Team work

It is important to note that I benefited from many advantages during this time. I had a wonderfully supportive team around me at RIDOH that was helping to coordinate my transportation from one place to the next, helping carry my bags, and calling ahead to make sure that I would be able to get in and out of my next appointment as smoothly as possible.

And, when I did arrive places, I was usually greeted with smiles and gratitude for the effort that my travel entailed. Studies show, on the contrary, that people with limited mobility are sometimes not made to feel that same sense of connectedness. The reasons why feelings of loneliness and social isolation are elevated among people with limited mobility are complex. However, what is abundantly clear is that when we have conversations about building healthier, more resilient, more connected communities, it is critical that we take proactive steps to ensure that people with special needs are heard.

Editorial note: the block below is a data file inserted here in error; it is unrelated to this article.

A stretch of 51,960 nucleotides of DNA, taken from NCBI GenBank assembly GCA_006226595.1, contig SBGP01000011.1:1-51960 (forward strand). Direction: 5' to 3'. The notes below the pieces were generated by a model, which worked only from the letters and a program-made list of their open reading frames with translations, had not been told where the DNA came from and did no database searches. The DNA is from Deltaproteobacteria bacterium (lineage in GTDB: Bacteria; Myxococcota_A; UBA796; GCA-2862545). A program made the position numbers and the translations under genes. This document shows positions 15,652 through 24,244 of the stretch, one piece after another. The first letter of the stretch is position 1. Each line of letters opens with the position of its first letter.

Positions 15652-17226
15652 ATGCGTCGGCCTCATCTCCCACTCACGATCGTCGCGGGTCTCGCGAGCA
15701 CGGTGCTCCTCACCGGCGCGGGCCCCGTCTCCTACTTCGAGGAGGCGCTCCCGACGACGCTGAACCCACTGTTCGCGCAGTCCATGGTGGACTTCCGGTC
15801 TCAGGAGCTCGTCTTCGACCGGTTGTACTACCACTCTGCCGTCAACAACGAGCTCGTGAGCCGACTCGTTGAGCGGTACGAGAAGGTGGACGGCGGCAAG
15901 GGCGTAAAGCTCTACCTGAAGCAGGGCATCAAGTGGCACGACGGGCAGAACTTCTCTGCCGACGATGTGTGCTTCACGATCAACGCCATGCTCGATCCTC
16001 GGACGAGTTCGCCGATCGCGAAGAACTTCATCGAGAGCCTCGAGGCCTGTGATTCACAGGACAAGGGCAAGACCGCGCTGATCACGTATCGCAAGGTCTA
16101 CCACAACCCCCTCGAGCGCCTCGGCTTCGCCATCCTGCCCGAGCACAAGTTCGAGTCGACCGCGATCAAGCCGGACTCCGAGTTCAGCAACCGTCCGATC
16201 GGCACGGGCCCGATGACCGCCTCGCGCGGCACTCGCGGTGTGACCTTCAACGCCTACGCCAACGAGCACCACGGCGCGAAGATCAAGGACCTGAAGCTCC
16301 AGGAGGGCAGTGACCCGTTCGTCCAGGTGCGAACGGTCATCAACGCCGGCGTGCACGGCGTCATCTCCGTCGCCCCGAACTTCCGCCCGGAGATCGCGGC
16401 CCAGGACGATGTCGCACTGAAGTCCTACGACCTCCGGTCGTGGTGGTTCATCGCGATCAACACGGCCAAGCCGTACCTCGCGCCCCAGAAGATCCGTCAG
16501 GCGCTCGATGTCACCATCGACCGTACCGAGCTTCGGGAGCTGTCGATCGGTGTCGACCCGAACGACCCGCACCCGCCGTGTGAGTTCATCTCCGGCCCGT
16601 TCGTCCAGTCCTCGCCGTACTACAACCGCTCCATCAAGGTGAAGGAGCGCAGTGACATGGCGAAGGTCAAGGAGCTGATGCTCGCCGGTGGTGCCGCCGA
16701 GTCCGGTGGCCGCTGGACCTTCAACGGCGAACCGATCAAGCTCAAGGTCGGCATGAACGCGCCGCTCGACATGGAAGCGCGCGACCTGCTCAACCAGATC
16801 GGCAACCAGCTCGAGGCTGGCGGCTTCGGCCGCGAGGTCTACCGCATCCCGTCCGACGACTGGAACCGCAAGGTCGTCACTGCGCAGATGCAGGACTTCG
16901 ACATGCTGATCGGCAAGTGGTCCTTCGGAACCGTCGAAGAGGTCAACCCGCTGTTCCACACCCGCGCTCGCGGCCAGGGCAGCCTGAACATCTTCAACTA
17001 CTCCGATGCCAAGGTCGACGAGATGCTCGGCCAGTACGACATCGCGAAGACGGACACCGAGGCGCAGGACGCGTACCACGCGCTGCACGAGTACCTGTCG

Policies and interventions
At the heart of our public health vision at the Department of Health is prioritizing opportunities for communities that are most affected by health issues to steer the policies and interventions aimed at addressing those issues. When it comes to improving our built environment, we must listen to people with limited mobility, in addition to people who are visually and hearing impaired, people who don’t have adequate access to parks and other recreational spaces, people whose ZIP codes result in overexposure to car emissions, and many other populations.

No matter how well intentioned or empathetic that a policy professional is, there is no substitute for a community member bearing witness to their own experience in their own skin and their own shoes. There is no substitute for genuine, representative diversity in a decision-making process.